Marc Anthony is one of the most influential performing artists of his time.
A New Yorker born and raised, the product of a music-loving Puerto Rican family, his parents named him Marco Antonio Muñíz in honor of the great Mexican balladeer of the same name. He began his recording career singing the English-language dance music known as freestyle, but he hit his stride between 1993 and 1997 with his first three salsa albums (Otra Nota, Todo a Su Tiempo, and Contra La Corriente). These productions established him as the top-selling singer in the history of the genre, able to sell out Madison Square Garden and prestigious venues internationally.
He is an ambassador of Latin music and culture at a global level. He was recognized by New York magazine as one of the Ten Most Influential New Yorkers, and was inaugurated into the Billboard Hall of Fame in 2012. Marc Anthony has sold over 12 million albums worldwide, receiving numerous gold and platinum certifications from the Recording Industry Association of America (RIAA) along the way. He was recognized with the Lifetime Achievement Award by the Congressional Hispanic Caucus Institute in Washington D.C. in September 2009. He has won a total of 24 Premio Lo Nuestro Latin Music awards, the most for any male artist. He has also been honored by ASCAP (American Society of Composers, Authors and Publishers) with the ASCAP Founders Award for his exceptional contributions to music worldwide.
His list of GRAMMY® accolades begins with a 1998 GRAMMY® for Best Latin Tropical Performance for Contra La Corriente, followed by the first-ever Latin GRAMMY® Song of the Year award for “Dímelo”(I Need to Know) in 2000. With momentum from that hit single, Marc Anthony, his eponymous English-language album debut, went triple-platinum in the US, and helped usher in the Latin pop explosion of 1999-2000.
In 2005 Marc Anthony was awarded double best-album Grammies — Best Latin Pop Album for Amar Sin Mentiras, and Best Salsa Album for Valió la Pena. In 2010 he released Iconos (Icons), an all-ballad Spanish-language album produced by Marc Anthony and Julio Reyes that included eight titles associated with his favorite balladeers — Juan Gabriel, José Luis Perales, José José, Roberto Carlos, and La Mafia, reworked in his uniquely personal style — and two original songs written by Julio Reyes and Marc Anthony. Iconos was #1 on the Top Selling and Airplay lists of Billboard Magazine for six consecutive weeks upon its release and achieved platinum status.
In 2013, Marc Anthony returned to the recording studio to work on his first project of original music in the tropical genre in nearly a decade. The project’s first single, “Vivir Mi Vida” (an adaptation of Algerian singer Khaled’s “C’est La Vie”), marked his reencounter with the producer of many of the greatest hits of his long career, Sergio George. Within hours of its release in April 2013, “Vivir Mi Vida,” produced by Marc Anthony and Sergio George, went to #1 on iTunes, Billboard, and radio on a national level, and continued to occupy that position for 18 consecutive weeks, making it the longest-running #1 salsa single of all time. The album, titled Marc Anthony 3.0, released July 23, 2013, has received (as of this writing) an American Music Award; a GRAMMY® Award nomination; five Premios Lo Nuestro; two Premios Juventud; ten Billboard Latin Music Awards; three Billboard Awards; and a special recognition from the Univisión television network. “Vivir Mi Vida” received the Latin GRAMMY® for Record of the Year.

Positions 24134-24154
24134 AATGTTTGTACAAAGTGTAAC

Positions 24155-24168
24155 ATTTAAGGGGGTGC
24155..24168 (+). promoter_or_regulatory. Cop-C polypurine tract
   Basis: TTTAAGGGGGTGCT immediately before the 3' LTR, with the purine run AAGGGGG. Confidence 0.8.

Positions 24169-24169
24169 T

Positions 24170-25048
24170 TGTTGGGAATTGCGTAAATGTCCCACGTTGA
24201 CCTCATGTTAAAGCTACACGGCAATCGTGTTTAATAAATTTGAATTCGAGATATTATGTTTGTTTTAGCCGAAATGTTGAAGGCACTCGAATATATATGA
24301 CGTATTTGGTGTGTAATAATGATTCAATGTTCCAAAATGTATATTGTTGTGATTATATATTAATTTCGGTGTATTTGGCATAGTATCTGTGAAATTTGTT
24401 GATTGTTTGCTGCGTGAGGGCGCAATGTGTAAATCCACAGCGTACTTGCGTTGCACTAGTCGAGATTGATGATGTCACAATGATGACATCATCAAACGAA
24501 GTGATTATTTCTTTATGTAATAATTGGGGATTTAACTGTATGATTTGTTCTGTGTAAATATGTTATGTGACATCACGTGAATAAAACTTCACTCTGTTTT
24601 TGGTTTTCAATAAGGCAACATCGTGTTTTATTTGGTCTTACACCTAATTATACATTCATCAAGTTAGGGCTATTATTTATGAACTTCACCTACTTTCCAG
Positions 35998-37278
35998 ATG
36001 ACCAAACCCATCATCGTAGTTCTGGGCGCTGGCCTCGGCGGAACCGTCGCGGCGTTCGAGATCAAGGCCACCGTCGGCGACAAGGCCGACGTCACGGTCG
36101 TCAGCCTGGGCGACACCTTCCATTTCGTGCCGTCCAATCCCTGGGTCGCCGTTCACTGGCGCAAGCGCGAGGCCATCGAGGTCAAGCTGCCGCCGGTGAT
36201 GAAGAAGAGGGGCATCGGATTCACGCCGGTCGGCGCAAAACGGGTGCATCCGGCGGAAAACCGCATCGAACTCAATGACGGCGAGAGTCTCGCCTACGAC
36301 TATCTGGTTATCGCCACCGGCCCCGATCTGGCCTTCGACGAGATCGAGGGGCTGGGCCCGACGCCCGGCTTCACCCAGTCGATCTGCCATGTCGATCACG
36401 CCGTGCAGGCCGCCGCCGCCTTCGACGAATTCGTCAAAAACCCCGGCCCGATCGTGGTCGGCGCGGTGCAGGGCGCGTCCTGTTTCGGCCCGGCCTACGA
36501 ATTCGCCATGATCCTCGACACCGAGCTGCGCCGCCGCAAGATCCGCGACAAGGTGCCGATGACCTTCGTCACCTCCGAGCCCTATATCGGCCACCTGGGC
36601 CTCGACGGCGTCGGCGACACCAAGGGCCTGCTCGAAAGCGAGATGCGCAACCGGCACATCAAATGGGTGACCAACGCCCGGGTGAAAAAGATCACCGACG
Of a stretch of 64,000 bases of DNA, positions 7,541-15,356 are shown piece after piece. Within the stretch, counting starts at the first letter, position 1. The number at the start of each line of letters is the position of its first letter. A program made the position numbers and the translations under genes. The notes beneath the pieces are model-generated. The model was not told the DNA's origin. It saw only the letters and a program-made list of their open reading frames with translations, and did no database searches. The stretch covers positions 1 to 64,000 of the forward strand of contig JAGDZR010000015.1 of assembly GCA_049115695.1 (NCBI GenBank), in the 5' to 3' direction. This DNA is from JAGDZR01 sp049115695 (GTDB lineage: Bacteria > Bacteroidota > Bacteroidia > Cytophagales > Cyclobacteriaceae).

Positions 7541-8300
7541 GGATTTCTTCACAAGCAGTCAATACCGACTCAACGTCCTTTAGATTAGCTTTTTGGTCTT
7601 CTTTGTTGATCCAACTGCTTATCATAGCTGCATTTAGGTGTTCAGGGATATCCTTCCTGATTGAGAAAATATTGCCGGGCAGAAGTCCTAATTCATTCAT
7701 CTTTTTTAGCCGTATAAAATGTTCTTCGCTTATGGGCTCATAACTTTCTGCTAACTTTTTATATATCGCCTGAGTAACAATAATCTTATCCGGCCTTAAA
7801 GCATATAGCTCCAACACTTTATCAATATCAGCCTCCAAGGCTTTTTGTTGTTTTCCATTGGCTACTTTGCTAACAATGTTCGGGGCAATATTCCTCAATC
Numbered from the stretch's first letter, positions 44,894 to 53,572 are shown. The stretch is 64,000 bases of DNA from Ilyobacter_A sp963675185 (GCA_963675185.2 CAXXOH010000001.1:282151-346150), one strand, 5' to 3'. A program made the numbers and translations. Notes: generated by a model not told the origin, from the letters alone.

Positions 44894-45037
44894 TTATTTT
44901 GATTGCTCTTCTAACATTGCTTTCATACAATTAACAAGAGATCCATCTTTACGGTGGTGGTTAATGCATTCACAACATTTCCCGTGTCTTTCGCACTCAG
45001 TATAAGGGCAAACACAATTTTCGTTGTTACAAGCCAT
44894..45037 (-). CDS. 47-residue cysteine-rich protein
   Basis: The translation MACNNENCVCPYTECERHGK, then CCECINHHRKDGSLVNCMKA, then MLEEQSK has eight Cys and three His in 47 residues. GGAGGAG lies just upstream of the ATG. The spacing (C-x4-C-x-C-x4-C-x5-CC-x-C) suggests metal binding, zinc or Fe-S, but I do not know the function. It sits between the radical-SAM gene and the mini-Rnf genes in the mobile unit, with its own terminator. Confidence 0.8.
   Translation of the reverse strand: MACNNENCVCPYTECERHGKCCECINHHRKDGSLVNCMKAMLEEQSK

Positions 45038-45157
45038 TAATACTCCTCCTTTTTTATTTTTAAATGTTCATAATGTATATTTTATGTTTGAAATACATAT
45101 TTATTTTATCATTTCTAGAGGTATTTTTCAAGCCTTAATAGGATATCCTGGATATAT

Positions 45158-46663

Marc Anthony has also established a highly credible acting resumé: Campbell Scott and Stanley Tucci’s Big Night (1996); Martin Scorsese’s Bringing Out the Dead (1999); opposite Selma Hayek in the Showtime original film, In the Time of the Butterflies (2001); and with Denzel Washington and Christopher Walken in Tony Scott’s Man On Fire (2004). He embodied Puerto Rican salsa legend Héctor Lavoe, opposite Jennifer López in the role of Puchi Lavoe, in the 2007 biopic El Cantante, directed by Oscar León Ichaso. On Broadway, he starred opposite Rubén Blades and Ednita Nazario in Paul Simon’s The Capeman (1998).
A passionate football fan, Marc Anthony became a minority owner of the Miami Dolphins in 2009. In 2011, he returned to television on the TNT series Hawthorne, toured the U.S., and launched his line of clothes and luxury accessories for Kohl’s. January 2012 brought the TV series ¡Q’ Viva! The Chosen produced by Marc Anthony, Jamie King and Jennifer López, which aired simultaneously on Spanish and English television in the US and Latin America.
In January 2012 he announced the creation of his Foundation Maestro Cares with business partner Henry Cárdenas, intended to address the housing, academic and health challenges that orphaned children face each day in developing Latin American countries. The non-profit organization opened its first orphanage to house children in urgent need, “Niños de Cristo,” in La Romana, Dominican Republic on April 2, 2014, providing a home to more than 150 children.
Marc Anthony is in constant demand for concerts and touring. “Gigant3S,” his US and Latin American tour with Marco Antonio Solis and Chayanne, topped 2012’s Billboard Hot Latin Tours charts. His world tour “Vivir Mi Vida” was included in PollStar’s top selling tours of 2013, it was extended to May 2014 by popular demand, and received a Premio Juventud for Super Tour of the Year.
At present, he’s preparing to embark on a new tour of the US and Latin America in August 2014. The tour takes its name from the second single from Marc Anthony 3.0: “Cambio de Piel” (Change of Skin). The song became his record setting twenty-fourth number one hit on the Billboard Tropical Airplay chart solidifying Marc Anthony as the artist with the most number one songs on that list. Marc Anthony was on Season 1 Episode 2 on Espectaculos y Celebridades hosted by Ruth Diaz.